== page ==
Review of Autobiography of a Traitor and Half Savage by Alix E. Harrow

The Word for Mapmaker is Also the Word for Traitor

“Without us, the land won’t lie still. It writhes and twists beneath their compasses, so that a crew of surveyors might make the most meticulous measurements imaginable, plotting out each hill and bluff and bend in the river, and when they return the next day everything is a mirror image of itself. Or the river splits in two and one branch wanders off into hills that shimmer slightly in the dawn, or the bluffs are now far too high to climb and must be gone around. Or the crew simply disappears and returns weeks later looking hungry and haunted.”

RATING
5/5

STORY SYNOPSIS

“Oona’s blood is a river delta blending east and west, her hair red as Tennessee clay, her heart tangled as the wild lands she maps. By tracing rivers in ink on paper, Oona pins the land down to one reality and betrays her people. Can she escape the bonds of gold and blood and bone that tie her to the Imperial American River Company?
 

STATS

ebook, 30 pages
Published December 14th 2016 by Tor Books
Original Title
The Autobiography of a Traitor and a Half-Savage

MY THOUGHTS

Oona is a traitor. Born to a westerner woman and an easterner man, she already lived upon the dividing line of two worlds and considered a half-breed child, not enough of either land to be claimed by it. Now she is a mapmaker, and in her native language, a mapmaker means a traitor.

Imagine two worlds, on one side, The East, where the land is claimed and calm. Mountains stay where they are supposed to, rivers do not wind, and bend to patterns of their devising. The West is wild and free. Dangerous and magical. Of course, the people of the East want to claim and conquer the land of the West.

Oona and her brother Ira, son of another lover of her mothers, are trying to make it on their own. Ira is struck down with tuberculosis. Oona must care for him. So Oona becomes a mapmaker. She helps define a path for an Eastern-based company, Great Eastern River Company, that wants to explore and conquer the land. Oona, as a mapmaker, can calm the wildness of the land. The company knows this, so they yoke her to their cause by the love she has for her brother. How will Oona survive the two worlds that are slowly tearing her apart?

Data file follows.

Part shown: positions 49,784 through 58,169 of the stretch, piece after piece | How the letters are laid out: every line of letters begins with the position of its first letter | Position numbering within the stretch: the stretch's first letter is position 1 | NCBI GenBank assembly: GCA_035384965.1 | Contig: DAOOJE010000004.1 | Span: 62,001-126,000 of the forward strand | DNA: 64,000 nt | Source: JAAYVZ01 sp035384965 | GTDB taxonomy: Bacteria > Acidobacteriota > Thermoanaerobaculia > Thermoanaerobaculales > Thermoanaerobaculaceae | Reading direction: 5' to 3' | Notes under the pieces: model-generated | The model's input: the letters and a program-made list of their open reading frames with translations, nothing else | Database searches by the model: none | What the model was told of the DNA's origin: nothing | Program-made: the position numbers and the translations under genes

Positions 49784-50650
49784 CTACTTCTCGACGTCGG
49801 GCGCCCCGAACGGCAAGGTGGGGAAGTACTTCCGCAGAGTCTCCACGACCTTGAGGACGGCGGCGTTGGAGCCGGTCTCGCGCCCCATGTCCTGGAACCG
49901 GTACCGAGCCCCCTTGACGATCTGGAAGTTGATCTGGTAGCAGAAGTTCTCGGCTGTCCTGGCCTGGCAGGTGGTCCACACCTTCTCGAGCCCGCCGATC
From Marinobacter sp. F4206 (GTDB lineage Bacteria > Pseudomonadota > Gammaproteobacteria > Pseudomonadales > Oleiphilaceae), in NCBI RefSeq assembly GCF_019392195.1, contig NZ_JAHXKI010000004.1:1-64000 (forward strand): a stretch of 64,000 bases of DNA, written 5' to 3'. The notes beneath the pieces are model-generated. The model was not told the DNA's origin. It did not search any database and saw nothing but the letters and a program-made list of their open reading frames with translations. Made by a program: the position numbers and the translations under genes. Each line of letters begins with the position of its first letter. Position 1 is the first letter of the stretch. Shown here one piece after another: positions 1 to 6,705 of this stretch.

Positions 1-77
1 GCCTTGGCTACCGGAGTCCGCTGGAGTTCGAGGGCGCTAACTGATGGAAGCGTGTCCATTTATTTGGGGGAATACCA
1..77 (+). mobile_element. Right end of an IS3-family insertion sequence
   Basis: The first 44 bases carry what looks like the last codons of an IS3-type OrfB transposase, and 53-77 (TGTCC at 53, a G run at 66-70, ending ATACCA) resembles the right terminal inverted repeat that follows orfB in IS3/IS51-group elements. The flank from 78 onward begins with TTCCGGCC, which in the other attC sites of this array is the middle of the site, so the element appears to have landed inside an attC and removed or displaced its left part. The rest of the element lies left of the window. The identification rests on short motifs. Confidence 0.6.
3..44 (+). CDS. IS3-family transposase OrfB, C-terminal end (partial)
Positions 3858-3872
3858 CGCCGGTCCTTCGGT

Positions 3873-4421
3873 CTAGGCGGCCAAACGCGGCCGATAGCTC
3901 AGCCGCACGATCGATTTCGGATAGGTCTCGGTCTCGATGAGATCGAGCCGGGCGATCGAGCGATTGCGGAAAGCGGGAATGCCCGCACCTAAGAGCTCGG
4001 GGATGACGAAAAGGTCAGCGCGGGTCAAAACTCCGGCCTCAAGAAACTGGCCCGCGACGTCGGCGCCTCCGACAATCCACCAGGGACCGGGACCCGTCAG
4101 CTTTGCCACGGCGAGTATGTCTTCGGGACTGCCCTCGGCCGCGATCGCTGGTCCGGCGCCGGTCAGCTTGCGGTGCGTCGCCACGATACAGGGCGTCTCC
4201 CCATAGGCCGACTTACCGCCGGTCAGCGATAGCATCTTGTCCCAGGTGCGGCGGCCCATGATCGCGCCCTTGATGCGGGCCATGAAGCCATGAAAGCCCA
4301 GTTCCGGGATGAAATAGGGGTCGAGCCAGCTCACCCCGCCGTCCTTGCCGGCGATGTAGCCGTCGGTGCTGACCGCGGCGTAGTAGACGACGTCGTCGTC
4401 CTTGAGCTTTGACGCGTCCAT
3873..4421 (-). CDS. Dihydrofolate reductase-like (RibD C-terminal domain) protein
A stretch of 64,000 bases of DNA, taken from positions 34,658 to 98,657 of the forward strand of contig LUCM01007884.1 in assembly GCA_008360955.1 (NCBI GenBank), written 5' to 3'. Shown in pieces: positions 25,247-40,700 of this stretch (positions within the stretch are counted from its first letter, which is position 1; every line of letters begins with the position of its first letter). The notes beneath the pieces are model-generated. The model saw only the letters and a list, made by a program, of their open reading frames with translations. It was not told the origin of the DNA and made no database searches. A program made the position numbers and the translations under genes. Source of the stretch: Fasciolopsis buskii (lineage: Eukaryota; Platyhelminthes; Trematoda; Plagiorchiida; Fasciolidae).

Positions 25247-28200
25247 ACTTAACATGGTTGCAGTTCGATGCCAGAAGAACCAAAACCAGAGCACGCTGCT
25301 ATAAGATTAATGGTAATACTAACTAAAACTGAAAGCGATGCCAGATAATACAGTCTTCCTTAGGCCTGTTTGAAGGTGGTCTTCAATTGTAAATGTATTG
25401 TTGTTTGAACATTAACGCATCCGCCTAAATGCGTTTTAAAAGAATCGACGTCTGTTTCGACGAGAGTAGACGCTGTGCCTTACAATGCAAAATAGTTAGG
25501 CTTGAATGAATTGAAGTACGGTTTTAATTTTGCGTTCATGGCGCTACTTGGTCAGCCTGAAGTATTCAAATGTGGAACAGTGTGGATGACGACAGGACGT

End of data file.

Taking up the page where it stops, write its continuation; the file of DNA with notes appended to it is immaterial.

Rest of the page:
Harrow writes with beauty and a keen understanding of the power of words and language. Her narrative is melodic and almost lyrical. She writes as if she is describing the warring of the lands and the wildness of the WestWest in poetry. It is magical. I love that she took the idea of Western expansion and manifest destiny and turned it on its ear.

You can try and manifest your destiny, but what if the land fights back and does not want to be tamed?

In our language, the word for mapmaker is also the word for traitor.

PROCUREMENT

You can access a free copy of this story here.

IF YOU LIKE THIS, READ THESE

The 10,000 Doors of January

ABOUT THE AUTHOR

I’ve been a student and a teacher, a farm-worker and a cashier, an ice-cream-scooper and a 9-to-5 office-dweller. I’ve lived in tents and cars, cramped city apartments and lonely cabins, and spent a summer in a really sweet ’79 VW Vanagon. I have library cards in at least five states.

Now I’m a full-time writer living in with my husband and two semi-feral kids in Berea, Kentucky. It is, I’m very sure, the best of all possible worlds.

My debut novel–a historical fantasy called THE TEN THOUSAND DOORS OF JANUARY–will be out in Fall 2019 from Orbit/Redhook.

My writing is represented by Kate McKean at Howard Morhaim Literary Agency.

Comments

Tell me what you think!

This site uses Akismet to reduce spam. Learn how your comment data is processed.